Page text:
Posts tagged probability and statistics
All about the sampling distribution of the sample mean

Consider the fact though that pulling one sample from a population could produce a statistic that isn’t a good estimator of the corresponding population parameter. To correct for this, instead of taking just one sample from the population, we’ll take lots and lots of samples, and create a sampling distribution of the sample mean.

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Discrete probability distributions for discrete random variables

discrete random variable is a variable that can only take on discrete values. For example, if you flip a coin twice, you can only get heads zero times, one time, or two times; you can’t get heads 1.5 times, or 0.31 times.

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Calculating test statistics for means and proportions for one- and two-tailed tests

With any hypothesis test, we need to state the null and alternative hypotheses, then determine the level of significance. We’ve already covered these first two steps, and now we want to learn how to calculate the test statistic, which will depend on whether we’re running a two-tail test or a one-tail test.

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How changes to the data change the mean, median, mode, range, and IQR

In this lesson, we want to see what happens to our measures of central tendency and spread when we make changes to our data set. Specifically the changes made either by changing all the values in the set at once, or by adding a single data point to, or removing a single data point from, the data set.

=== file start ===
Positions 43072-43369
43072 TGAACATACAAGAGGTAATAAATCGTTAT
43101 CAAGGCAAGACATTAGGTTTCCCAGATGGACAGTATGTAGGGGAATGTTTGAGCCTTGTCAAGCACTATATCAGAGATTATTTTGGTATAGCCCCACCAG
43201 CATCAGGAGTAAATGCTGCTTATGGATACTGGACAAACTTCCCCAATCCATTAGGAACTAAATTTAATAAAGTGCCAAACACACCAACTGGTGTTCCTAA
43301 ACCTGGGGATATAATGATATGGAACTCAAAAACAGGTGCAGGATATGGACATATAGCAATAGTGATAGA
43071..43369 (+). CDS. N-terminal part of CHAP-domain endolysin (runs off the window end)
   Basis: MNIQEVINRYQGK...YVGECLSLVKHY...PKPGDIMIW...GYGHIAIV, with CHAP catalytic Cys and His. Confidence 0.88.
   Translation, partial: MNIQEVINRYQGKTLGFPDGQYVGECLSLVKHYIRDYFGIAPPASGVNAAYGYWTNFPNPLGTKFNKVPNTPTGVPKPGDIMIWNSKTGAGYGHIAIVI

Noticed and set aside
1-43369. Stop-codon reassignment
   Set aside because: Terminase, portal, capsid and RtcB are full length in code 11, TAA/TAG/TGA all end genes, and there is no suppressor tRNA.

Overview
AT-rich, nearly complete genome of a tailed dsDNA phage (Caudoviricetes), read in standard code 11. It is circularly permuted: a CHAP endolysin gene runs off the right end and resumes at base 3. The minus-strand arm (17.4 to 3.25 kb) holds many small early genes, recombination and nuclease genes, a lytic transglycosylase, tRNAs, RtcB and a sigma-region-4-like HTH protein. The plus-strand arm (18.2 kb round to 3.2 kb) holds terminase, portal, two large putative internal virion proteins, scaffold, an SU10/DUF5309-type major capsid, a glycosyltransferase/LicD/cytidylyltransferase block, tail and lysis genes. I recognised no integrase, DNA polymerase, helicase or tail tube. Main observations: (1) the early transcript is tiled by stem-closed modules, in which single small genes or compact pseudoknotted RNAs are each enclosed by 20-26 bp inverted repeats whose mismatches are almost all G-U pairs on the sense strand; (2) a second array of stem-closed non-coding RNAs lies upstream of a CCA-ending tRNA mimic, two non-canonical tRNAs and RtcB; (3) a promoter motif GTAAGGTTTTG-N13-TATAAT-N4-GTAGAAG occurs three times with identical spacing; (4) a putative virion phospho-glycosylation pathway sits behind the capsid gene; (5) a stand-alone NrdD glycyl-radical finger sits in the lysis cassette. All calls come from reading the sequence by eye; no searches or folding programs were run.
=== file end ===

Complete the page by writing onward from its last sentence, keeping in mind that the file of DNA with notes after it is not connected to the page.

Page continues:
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Two-way data compared to one-way data

Sometimes we talk about two-way data in terms of independent variables and dependent variables. In the case of one-way data, we had one independent variable, called the individuals, and one or more dependent variables, called the variables. In the case of two-way data, we have two independent categories on which the variables are dependent.

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Changing histograms into polygons, then into density curves

relative frequency histogram is the same as a regular histogram, except that we display the frequency of each category as a percentage of the total of the data. A frequency polygon is a polygon-shaped figure that shows the frequency at which each category occurs in the data set.

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Bernoulli random variables and mean, variance, and standard deviation

A Bernoulli random variable is a special category of binomial random variables. Specifically, with a Bernoulli random variable, we have exactly one trial only (binomial random variables can have multiple trials), and we define “success” as a 1 and “failure” as a 0.

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Type I and II errors and significance level

Type I error rate is the rejecting the null hypothesis when it’s true, and Type II error rate is the probability of accepting the null hypothesis when it’s false. Type I error is called “alpha,” and Type II error is called “beta.”

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